Develop an innovative approach to planning grounded in theory and lively academic debate, and focused on the knowledge, skills and competencies required for employment in the area.
You base your studies on real life issues and case studies. This allows you to develop the range of skills and competencies to enter into a planning career. The course also allows you to develop your own interests and specialist areas of study. The course provides you with key knowledge and skills for a planning or planning-related career.
It covers topics and issues such as
The course also enables you to develop key skills for your future career. These are gained through the modules and the assessment approach and include
The course has been running for over 25 years attracting students from a range of backgrounds including
Choose one option module from
Coursework and professional practice focused assignments.
You can find opportunities in both private consultancy and public sector planning in planning and related careers including strategic planning and policy development • development implementation and management • environmental protection •infrastructure planning, housing development • regeneration • economic development • heritage and the historic environment • health • transport and accessibility planning.
Planners are also employed across a range of public and private sector bodies in wider roles, for example in wider policy development and in campaign bodies and pressure groups.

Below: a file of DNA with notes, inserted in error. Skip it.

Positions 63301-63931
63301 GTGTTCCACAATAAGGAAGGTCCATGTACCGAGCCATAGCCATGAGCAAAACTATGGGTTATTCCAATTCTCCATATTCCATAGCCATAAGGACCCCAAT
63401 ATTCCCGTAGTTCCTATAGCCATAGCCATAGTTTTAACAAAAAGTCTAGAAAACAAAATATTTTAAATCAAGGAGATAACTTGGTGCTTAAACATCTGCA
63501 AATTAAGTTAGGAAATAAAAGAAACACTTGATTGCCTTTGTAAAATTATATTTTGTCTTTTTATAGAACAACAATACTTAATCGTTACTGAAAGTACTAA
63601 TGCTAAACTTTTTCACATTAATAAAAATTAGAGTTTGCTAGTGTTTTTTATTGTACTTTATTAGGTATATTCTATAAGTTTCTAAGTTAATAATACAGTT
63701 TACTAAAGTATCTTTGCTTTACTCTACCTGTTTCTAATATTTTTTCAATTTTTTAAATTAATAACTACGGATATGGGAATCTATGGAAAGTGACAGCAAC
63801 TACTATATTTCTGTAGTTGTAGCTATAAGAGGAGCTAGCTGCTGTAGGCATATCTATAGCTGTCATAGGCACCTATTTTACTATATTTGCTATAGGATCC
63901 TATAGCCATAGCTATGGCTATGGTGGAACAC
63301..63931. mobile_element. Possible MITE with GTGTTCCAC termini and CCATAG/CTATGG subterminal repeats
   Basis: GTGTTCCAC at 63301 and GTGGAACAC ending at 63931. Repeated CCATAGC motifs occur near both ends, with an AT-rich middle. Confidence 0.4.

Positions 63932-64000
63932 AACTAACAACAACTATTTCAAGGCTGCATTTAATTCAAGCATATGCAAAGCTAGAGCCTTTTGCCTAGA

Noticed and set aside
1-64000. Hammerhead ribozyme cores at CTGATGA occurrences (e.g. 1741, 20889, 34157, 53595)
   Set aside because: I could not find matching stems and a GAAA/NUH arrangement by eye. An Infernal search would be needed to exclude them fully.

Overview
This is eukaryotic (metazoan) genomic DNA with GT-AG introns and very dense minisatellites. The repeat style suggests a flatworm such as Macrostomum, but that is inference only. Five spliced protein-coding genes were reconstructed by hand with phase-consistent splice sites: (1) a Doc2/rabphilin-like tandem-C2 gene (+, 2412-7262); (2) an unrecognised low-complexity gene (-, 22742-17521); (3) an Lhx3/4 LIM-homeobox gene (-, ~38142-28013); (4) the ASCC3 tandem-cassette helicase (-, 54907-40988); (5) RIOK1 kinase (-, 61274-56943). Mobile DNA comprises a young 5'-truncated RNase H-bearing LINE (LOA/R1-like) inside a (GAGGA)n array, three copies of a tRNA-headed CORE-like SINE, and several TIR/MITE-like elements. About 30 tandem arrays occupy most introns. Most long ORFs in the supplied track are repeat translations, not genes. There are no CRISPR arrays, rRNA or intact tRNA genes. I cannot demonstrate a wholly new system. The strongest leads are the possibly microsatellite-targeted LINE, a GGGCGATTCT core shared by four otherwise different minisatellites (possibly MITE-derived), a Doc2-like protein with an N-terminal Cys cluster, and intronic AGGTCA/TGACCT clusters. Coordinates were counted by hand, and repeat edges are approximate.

As an internationally recognised qualification the course also opens up wider career opportunities in the global job market.
This specialisation will focus on the strategic and visionary elements of what might be called the ‘new’ planning enterprise.
As the preparations for the New Urban Agenda by UN Habitat III signals, the agenda of urban planners in the 21st century will become tighter. Cities and city regions will continue growing in size and function. Challenges derive directly from ‘external’ processes like globalisation, climate change and migration. The city and city region is also inscribed as central element into the growth model of the modern society.
These challenges translate into the domain of planning, with newly emerging forms of collective plan-making and new governance arrangements taking shape. In a positive sense, urban development is negotiated and created in urban future laboratories. How can planners deal with these changing circumstances, and add value to both the bottom-up emerging local initiatives and revise the top-down approaches towards managing spatial development.
How can they safeguard common values of a shared city or regional identity, a functioning ‘spatial fabric,’ or an equitable access to public services? These and other questions are addressed in the Master's specialisation in Strategic Spatial Planning.
The Master’s specialisation in Strategic Spatial Planning is taught at Nijmegen School of Management. It has a course load of 60 EC* (one-year). The structure is as follows:
Examples of elective courses
Master's Thesis in Strategic Spatial Planning (24 ECs)
Radboud University holds the title for Best General University in the Netherlands in the Keuzegids Masters 2017 (Guide to Master's programmes).